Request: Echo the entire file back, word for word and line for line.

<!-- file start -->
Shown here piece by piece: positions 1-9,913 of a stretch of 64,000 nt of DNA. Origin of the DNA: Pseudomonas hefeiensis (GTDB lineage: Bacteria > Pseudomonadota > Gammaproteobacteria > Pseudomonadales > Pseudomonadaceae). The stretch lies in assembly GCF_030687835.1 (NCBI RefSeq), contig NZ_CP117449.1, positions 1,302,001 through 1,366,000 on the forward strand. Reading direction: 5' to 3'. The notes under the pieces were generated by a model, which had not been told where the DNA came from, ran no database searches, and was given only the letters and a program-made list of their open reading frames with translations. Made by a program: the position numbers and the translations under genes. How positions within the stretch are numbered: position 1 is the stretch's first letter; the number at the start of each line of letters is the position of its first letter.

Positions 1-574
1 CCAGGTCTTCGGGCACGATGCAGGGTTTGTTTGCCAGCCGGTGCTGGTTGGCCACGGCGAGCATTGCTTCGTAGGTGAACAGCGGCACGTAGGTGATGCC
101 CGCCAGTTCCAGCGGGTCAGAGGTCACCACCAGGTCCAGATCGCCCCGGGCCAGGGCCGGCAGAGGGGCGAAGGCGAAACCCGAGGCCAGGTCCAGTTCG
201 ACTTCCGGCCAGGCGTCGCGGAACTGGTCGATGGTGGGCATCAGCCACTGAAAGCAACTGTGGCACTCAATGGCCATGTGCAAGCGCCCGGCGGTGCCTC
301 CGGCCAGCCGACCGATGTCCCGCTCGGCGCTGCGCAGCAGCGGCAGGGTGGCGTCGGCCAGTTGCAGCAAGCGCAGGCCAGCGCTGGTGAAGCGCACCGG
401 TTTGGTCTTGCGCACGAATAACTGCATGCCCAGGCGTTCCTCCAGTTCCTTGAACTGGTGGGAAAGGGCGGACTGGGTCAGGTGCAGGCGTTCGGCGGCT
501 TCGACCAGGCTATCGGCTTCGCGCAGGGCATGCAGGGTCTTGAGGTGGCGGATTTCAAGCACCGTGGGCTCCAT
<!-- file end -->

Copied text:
Shown here piece by piece: positions 1-9,913 of a stretch of 64,000 nt of DNA. Origin of the DNA: Pseudomonas hefeiensis (GTDB lineage: Bacteria > Pseudomonadota > Gammaproteobacteria > Pseudomonadales > Pseudomonadaceae). The stretch lies in assembly GCF_030687835.1 (NCBI RefSeq), contig NZ_CP117449.1, positions 1,302,001 through 1,366,000 on the forward strand. Reading direction: 5' to 3'. The notes under the pieces were generated by a model, which had not been told where the DNA came from, ran no database searches, and was given only the letters and a program-made list of their open reading frames with translations. Made by a program: the position numbers and the translations under genes. How positions within the stretch are numbered: position 1 is the stretch's first letter; the number at the start of each line of letters is the position of its first letter.

Positions 1-574
1 CCAGGTCTTCGGGCACGATGCAGGGTTTGTTTGCCAGCCGGTGCTGGTTGGCCACGGCGAGCATTGCTTCGTAGGTGAACAGCGGCACGTAGGTGATGCC
101 CGCCAGTTCCAGCGGGTCAGAGGTCACCACCAGGTCCAGATCGCCCCGGGCCAGGGCCGGCAGAGGGGCGAAGGCGAAACCCGAGGCCAGGTCCAGTTCG
201 ACTTCCGGCCAGGCGTCGCGGAACTGGTCGATGGTGGGCATCAGCCACTGAAAGCAACTGTGGCACTCAATGGCCATGTGCAAGCGCCCGGCGGTGCCTC
301 CGGCCAGCCGACCGATGTCCCGCTCGGCGCTGCGCAGCAGCGGCAGGGTGGCGTCGGCCAGTTGCAGCAAGCGCAGGCCAGCGCTGGTGAAGCGCACCGG
401 TTTGGTCTTGCGCACGAATAACTGCATGCCCAGGCGTTCCTCCAGTTCCTTGAACTGGTGGGAAAGGGCGGACTGGGTCAGGTGCAGGCGTTCGGCGGCT
501 TCGACCAGGCTATCGGCTTCGCGCAGGGCATGCAGGGTCTTGAGGTGGCGGATTTCAAGCACCGTGGGCTCCAT